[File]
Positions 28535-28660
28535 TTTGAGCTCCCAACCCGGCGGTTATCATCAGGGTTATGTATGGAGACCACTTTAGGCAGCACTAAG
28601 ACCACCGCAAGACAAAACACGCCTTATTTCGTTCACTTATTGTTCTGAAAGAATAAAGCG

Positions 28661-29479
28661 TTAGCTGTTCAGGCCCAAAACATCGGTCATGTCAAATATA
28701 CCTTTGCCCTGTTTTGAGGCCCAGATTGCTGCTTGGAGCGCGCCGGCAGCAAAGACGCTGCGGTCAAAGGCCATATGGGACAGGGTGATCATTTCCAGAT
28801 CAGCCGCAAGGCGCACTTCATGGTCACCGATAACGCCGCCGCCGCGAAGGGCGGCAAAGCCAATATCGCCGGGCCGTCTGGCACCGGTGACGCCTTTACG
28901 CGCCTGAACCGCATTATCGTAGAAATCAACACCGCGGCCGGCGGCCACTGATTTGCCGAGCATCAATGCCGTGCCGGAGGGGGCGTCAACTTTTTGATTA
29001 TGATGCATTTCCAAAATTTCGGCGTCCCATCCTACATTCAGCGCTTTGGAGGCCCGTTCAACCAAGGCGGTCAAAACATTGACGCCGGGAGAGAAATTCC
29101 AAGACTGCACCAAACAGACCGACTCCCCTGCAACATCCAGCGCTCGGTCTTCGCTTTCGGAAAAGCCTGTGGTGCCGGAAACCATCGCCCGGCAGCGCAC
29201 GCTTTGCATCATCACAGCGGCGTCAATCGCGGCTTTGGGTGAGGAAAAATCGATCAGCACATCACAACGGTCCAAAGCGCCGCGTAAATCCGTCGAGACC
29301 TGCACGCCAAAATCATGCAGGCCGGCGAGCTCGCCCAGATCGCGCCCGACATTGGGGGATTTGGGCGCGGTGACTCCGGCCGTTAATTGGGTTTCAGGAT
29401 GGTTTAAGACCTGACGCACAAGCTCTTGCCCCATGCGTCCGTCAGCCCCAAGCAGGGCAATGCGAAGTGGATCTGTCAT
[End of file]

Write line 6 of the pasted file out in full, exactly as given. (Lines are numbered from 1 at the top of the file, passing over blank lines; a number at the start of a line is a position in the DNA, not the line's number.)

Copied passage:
28701 CCTTTGCCCTGTTTTGAGGCCCAGATTGCTGCTTGGAGCGCGCCGGCAGCAAAGACGCTGCGGTCAAAGGCCATATGGGACAGGGTGATCATTTCCAGAT